Dee Dee Hannah talks Interior Design and Inspiration

By July 4, 2010 July 4th, 2022 No Comments

Luxury living has arrived in Toronto’s Forest hill neighbourhood in the form of The Avenue (learn more at This brand new condo is presented by Comrost Felcorp and sotheby’s international realty, with its striking aesthetics by architect sal wassermuhl of page + Architects Ltd. And design guru Brian Gluckstein.

This stunning model suite by and architect Dee Dee Hannah boasts nickel reveals, lacquered surface and burled wood accents for an alluring sophistication that you just can’t say “no” to

A limited number of suites remains up for grabs, and with a price tag ranging from $1 to $5 million, “luxury” is definitely the operative word here

Home and decor : How would you describe the style in this suite?

Dee Dee Hannah : The style for the condo has evolved from the Avenue itself. Studying the architecture, it has a resemblance to the historical “deco” style. We developed specific furniture pieces with that subtle deco influence but reinterpreted that in more modern materials, such as lacquer and nickel. The result is our new Avenue Collection.

H&D: What was your inspiration

DDH: Inspiration came from the fashion house. Every season new fabric and colours appear on the runway. For the master (Bedroom) I fell in love with a linen fabric by manuel canovas called ming that has ginger jars in a colouration of soft vanila and delicate blue grey. I designed the bedroom around the fabulous print and built on the palette with beautiful greys, creamy whites, black with the occasional splash of colour throughout the suite. We used a lot of Giorgetti’s elegant modern furniture. Such as the Yfi sofa, that has that sophisticated mod Italian luxe feeling its very “Milan fashion week!” The drapery has couture fashion details in its execution: grosgrain ribbon with leading edge contrast fabric. Textured wall coverings placed within applied panel moulding creates tailored luxury and glamour like the crispness of a Tom Ford suit.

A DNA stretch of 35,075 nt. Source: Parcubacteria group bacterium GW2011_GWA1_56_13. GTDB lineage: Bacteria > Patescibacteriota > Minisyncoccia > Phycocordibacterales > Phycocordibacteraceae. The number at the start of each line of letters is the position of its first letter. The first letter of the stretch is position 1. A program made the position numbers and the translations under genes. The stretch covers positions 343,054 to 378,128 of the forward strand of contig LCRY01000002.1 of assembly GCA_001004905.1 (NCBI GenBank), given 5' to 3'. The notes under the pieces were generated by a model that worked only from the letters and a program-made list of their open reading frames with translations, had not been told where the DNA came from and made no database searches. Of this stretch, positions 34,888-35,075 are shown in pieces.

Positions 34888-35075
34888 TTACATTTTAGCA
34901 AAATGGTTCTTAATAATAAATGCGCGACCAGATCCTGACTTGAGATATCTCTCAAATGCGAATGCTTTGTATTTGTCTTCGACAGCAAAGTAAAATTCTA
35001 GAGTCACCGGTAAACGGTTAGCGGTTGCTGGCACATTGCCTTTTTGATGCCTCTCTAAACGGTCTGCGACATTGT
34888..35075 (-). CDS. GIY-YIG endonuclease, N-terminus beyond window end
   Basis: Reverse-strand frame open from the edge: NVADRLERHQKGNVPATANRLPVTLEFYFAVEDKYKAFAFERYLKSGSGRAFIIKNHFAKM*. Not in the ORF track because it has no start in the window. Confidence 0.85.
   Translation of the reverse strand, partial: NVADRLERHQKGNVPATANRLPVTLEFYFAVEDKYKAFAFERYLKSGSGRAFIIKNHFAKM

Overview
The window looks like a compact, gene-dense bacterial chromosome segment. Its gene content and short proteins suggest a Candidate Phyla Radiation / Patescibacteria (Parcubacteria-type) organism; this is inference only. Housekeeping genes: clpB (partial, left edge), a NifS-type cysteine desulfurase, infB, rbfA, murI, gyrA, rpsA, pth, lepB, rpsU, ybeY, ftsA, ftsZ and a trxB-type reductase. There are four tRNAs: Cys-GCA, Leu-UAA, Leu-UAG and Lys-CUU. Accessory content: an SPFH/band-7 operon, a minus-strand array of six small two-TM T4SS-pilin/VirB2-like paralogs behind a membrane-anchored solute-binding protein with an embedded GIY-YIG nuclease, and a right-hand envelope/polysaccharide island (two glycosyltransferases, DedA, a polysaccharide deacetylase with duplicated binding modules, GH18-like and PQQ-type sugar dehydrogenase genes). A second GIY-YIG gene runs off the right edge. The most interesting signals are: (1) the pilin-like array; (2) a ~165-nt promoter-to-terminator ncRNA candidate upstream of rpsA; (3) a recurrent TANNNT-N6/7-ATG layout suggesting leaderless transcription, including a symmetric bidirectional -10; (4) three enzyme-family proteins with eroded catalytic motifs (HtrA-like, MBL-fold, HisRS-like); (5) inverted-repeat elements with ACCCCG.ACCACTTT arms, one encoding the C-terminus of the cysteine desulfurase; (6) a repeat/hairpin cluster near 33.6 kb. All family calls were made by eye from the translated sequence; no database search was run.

H&D : Who did you design this suite for, who did you envision living here? 

DDH : I always design as if I was the client. The suite is gender neutral with such palette that anyone could live with. A sophisticated urban couple that loves art and the finer aspects of life white embracing splashes of fashion and colour.

H&D : What is your favourite feature?

DDH : Hard to pick. The floor pattern definitely has made this suite seem larger. The floor has a border with a 1.5 in inlay and a large field in the middle. This pattern is repeated in each space: the foyer, thev anti-room, it gives each space a special making and establishes a rhythm in the suite.

H&D : As a designer and an architect, how does one field affect the other?

DDH : Being an interior designer and an architect is a direct complement to each other. It gives a combined understanding of structure, mechanical systems and aesthetics that results in a fine balance. Disguising the necessary sprinkler heads in the living and dining room with a drapery bulkhead is a perfect example of how to solve systems with aesthetics. It gives the client a full range of services.

H&D : With the trend of shabby chic come and gone, do you think “luxury” is making a come back?

DDH : I don’t think luxury ever went away. Luxury has just been redefined to suit each person’s needs. Everyone wants to feel special and pampered. To feel special is different to everyone. Luxury has become individual. This suite is luxurious in materiality and the detail of design.

H&D : Is  there a way to achieve a high – end look without the price tag?

DDH : There are always ways to incorporate the high low concept. The problem is that once you have seen and felt an amazing luxurious fabric, it is hard to substitute for a lesser replacement. In fact sometimes you spend so much time looking for a substitute, it costs more money in the end.

H&D : What is your design philosophy?

DDH : My philosophy is timeless: style redefined (Ed’s note: this also happens to be the title of Dee Dee’s book, currently in the works. I look to history to study a style’s precedents and reinterpret it in today’s materials. The result is a timeless look that marries the past with the present.